Case in point: We always do reviews on what happened in the day; how we can improve certain processes or dynamics. At these times, it is great to have participants speak out on what they thought were the bad points and how they thought it could be improved.

I once did raise a point up during such reviews, and the situation was this: As trainees, we have to maintain sufficient hydration to reduce the chances of heat exhaustion during physical training like runs and exercises. As such activities are usually conducted in the morning, we are always required to drink water the night before (at least 500ml). What usually happens is that sometimes you drink right before you sleep, and hence you have to wake up and go to the toilet; which is rather detrimental to good rest. Otherwise you can choose to hold it there, but then you wouldn’t be resting rather peacefully would you?

Would a suggestion of drinking water some time before we sleep be a good enough solution? I think it would, and it would definitely help everyone. If it was a valid safety regulation in your company, would you have raised the issue?

Or perhaps the question is: Would you raise the issue knowing that you might get condemned by peers whose mentality and maturity are different from yours? Considering how people who are usually more vocal gets sidelined from the “group”, I think most people are contented with just not speaking up.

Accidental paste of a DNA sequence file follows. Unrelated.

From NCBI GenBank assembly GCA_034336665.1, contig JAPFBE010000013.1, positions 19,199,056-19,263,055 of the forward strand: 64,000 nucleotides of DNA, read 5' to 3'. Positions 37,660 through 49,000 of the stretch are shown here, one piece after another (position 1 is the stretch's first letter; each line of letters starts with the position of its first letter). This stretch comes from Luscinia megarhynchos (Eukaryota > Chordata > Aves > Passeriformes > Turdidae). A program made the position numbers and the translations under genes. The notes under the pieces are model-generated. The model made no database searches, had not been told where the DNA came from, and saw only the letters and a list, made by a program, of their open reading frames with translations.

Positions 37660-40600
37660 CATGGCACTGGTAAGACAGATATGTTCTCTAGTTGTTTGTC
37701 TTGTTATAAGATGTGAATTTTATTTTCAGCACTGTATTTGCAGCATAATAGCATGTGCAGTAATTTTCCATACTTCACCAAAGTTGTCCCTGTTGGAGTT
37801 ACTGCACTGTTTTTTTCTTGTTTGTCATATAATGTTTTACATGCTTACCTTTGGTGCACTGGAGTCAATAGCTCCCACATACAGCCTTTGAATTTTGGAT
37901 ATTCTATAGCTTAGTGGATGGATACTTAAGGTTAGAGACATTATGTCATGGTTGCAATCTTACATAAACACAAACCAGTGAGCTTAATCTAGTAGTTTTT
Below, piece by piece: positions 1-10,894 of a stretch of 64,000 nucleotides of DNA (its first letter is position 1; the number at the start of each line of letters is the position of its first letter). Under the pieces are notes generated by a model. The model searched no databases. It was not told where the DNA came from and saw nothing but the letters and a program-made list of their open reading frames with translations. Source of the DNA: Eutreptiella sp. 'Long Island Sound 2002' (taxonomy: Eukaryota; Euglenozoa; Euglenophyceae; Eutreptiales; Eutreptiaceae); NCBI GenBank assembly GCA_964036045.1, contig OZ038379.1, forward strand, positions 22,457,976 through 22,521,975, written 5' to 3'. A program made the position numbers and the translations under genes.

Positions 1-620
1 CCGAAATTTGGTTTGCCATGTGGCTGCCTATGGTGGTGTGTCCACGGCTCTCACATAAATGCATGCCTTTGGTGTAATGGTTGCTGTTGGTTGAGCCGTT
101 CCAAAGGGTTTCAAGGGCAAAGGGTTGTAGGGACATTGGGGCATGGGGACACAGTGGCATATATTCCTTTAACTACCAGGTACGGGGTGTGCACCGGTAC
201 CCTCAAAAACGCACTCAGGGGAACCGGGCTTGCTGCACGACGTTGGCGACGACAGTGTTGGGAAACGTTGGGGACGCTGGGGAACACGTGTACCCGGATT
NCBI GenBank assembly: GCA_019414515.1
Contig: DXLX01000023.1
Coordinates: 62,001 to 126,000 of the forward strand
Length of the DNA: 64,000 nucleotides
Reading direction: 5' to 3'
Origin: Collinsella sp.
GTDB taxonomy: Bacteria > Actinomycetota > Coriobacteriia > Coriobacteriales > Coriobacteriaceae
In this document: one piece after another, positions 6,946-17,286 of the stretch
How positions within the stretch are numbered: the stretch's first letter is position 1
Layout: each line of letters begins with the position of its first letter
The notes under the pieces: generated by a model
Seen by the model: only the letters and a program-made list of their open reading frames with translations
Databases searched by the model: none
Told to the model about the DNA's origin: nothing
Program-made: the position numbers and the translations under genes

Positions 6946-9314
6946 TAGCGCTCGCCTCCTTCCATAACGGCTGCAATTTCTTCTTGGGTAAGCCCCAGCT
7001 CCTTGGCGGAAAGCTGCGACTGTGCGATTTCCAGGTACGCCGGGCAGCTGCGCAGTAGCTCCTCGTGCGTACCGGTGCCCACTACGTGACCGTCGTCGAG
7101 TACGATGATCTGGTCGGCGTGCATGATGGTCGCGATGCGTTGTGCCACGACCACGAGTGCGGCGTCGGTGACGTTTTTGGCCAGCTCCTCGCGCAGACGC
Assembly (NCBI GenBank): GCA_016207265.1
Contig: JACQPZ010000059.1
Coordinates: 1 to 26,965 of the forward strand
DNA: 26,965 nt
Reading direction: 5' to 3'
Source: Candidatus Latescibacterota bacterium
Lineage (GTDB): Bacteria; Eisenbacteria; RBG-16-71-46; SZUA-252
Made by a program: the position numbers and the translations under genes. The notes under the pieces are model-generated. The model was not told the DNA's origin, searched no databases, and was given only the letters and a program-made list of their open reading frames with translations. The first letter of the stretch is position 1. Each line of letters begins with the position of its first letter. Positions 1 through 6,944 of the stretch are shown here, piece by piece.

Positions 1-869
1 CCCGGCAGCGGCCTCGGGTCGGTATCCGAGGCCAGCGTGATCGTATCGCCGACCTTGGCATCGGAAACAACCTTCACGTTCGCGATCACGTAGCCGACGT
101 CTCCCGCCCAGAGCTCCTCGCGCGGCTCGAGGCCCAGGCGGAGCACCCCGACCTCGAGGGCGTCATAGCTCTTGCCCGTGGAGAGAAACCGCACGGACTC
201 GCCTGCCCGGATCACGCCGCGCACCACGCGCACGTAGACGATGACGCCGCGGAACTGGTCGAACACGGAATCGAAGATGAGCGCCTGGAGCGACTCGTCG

What if the situation was more severe? If we couldn’t find the courage to speak up for lesser events, would we have the courage to speak up for other situations? Or would we just encourage the “suck it” mentality?

As future leaders in our respective fields, companies, and what have you, it is always important or rather imperative to have this reflection process within ourselves and within our groups, and to encourage people to speak up, so as to constantly generate new ideas and improve company processes.

I would just like to end off with something I thought:

It does not matter what position you hold in an organization, be it a junior staff or just a cadet, but the behaviour and actions that you carry defines you and defines how valuable you are to your organization. Like a small ant being able to carry 50 times its weight, a small staff can carry an idea improving productivity and morale that grows exponentially.

Of increasing university places in Singapore